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300 Cases Launched Against Russians Accused of Joining Foreign Terrorist Groups

An Islamic State flag hangs on the wall of an abandoned building after the Kurdish People's Protection Units (YPG) took control of the area.

Criminal cases have been launched against hundreds of Russian citizens suspected of having joined the ranks of terrorist organizations abroad, RIA Novosti reported Monday.

"At present, criminal cases have been launched with respect to 300 people," Vladimir Makarov, deputy head of the Interior Ministry's anti-extremism department, said in comments carried by RIA Novosti.

The organizations at issue include Hizb ut-Tahrir and the Islamic State, according to the report.

Waging a savvy and high-tech propaganda campaign online, the Islamic State has proved adept at seducing young men and women across Europe into abandoning their homes and families and joining its violent crusade in Iraq and Syria.

Russia is no exception. Some 1,500 natives of Russia's predominantly Muslim North Caucasus are currently fighting alongside the Islamic State and other militant groups in Syria and Iraq, the Kremlin's envoy for the North Caucasus, Sergei Melikov, was cited as saying Thursday by Russian media.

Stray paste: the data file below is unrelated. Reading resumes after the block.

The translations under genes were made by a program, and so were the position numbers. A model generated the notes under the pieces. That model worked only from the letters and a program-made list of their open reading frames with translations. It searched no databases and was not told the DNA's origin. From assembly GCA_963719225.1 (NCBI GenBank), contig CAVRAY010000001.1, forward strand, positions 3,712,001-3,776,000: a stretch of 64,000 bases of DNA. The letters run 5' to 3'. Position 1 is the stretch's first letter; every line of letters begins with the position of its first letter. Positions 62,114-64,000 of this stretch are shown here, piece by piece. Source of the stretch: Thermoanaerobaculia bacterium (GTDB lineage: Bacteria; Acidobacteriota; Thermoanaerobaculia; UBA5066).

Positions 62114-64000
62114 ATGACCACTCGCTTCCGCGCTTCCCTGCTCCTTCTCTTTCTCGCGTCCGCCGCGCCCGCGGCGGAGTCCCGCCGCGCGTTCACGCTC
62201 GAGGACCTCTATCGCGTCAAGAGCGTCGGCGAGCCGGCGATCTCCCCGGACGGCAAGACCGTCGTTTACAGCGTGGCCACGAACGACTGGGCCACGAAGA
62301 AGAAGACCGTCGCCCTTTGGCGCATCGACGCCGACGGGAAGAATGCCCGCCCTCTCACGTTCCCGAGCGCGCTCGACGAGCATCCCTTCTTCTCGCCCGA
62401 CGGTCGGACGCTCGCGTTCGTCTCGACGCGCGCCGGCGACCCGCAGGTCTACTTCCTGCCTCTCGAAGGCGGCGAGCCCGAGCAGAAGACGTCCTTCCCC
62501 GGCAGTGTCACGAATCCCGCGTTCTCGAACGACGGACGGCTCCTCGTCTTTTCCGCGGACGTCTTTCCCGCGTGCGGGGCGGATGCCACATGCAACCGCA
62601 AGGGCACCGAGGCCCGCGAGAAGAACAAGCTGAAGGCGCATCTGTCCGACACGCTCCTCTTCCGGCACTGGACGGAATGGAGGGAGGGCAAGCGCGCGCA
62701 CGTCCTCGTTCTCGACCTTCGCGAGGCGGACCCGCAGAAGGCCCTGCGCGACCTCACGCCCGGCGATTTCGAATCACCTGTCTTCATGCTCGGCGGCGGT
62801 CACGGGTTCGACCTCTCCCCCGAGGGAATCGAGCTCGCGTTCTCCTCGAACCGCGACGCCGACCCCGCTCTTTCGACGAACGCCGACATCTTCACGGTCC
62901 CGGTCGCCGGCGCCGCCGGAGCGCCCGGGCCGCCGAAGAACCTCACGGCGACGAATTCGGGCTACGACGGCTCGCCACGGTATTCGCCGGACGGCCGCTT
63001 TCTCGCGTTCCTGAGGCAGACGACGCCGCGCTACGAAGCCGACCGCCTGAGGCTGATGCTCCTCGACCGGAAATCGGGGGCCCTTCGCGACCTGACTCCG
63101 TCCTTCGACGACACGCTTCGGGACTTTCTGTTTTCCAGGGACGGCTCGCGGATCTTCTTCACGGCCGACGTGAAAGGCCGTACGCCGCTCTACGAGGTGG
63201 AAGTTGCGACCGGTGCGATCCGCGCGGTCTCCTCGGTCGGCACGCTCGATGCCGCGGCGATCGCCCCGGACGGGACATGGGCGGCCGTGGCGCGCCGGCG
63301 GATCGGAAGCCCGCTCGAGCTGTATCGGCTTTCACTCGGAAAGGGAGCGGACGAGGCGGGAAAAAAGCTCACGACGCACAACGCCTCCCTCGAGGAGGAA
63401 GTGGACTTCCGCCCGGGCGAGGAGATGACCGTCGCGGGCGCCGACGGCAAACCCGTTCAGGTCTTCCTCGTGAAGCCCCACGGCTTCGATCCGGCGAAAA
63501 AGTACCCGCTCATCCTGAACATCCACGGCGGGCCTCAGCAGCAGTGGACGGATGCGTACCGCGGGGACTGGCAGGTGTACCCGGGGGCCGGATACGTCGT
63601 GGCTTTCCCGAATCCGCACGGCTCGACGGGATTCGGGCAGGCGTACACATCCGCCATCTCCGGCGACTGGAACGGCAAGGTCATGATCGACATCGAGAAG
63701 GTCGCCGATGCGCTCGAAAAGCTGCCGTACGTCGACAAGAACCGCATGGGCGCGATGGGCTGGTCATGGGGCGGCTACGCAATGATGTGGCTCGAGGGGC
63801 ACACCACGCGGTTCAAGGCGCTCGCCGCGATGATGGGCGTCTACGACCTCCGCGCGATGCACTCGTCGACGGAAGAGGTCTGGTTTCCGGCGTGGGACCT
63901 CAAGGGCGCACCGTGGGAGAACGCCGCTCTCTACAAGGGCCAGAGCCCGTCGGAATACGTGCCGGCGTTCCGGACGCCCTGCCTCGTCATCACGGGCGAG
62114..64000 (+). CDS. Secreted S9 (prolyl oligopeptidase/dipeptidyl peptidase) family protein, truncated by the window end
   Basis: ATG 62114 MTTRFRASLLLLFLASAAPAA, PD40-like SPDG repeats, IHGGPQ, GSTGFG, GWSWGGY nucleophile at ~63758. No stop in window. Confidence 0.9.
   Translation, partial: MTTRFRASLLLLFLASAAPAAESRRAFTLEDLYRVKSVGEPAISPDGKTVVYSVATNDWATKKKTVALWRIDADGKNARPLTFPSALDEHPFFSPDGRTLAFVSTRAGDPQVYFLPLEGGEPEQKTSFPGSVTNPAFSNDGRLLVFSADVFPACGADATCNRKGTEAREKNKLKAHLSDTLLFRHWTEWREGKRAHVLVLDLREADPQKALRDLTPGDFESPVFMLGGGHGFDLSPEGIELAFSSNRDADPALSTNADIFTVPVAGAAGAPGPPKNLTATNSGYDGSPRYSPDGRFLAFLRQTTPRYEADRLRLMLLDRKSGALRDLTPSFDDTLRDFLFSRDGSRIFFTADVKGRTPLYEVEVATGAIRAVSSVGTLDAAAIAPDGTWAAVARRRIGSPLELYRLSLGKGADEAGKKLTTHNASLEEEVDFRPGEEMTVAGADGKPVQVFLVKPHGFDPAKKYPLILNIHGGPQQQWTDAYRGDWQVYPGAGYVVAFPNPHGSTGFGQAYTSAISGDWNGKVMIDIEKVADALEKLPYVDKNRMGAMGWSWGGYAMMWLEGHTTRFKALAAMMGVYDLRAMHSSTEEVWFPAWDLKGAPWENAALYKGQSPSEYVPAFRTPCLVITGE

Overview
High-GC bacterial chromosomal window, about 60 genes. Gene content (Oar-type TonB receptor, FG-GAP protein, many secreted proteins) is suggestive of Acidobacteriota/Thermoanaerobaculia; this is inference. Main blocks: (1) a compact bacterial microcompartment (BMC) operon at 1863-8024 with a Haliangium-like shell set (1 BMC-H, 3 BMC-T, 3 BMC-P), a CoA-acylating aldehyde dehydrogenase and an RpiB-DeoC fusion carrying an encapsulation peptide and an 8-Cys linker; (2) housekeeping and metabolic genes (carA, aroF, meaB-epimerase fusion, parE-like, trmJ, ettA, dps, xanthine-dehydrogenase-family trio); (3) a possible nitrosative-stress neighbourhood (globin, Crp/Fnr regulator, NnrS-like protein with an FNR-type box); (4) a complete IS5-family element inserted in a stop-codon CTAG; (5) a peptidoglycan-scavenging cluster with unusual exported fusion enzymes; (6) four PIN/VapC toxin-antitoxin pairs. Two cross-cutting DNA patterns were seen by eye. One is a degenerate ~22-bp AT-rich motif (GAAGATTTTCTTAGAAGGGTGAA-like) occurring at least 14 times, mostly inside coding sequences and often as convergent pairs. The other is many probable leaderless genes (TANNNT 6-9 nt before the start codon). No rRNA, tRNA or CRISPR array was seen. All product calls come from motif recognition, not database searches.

Nor does the Islamic State's recruitment drive toward Russians appear to be letting up. Last Tuesday, a Russian-language guide offering practical advice on how to join the Islamic State appeared on leading Russian social network site VKontakte.

Advice includes how to travel unhindered from Russia to Turkey — the relay point for crossing into Syria — with guidance on how to answer difficult questions from border guards, and where to shop for military gear.

Russia's Supreme Court designated the Islamic State and Jabhat an-Nusra — a branch of al-Qaida operating in Syria and Lebanon — terrorist organizations in December last year, and have strictly outlawed any form of involvement in their operations.

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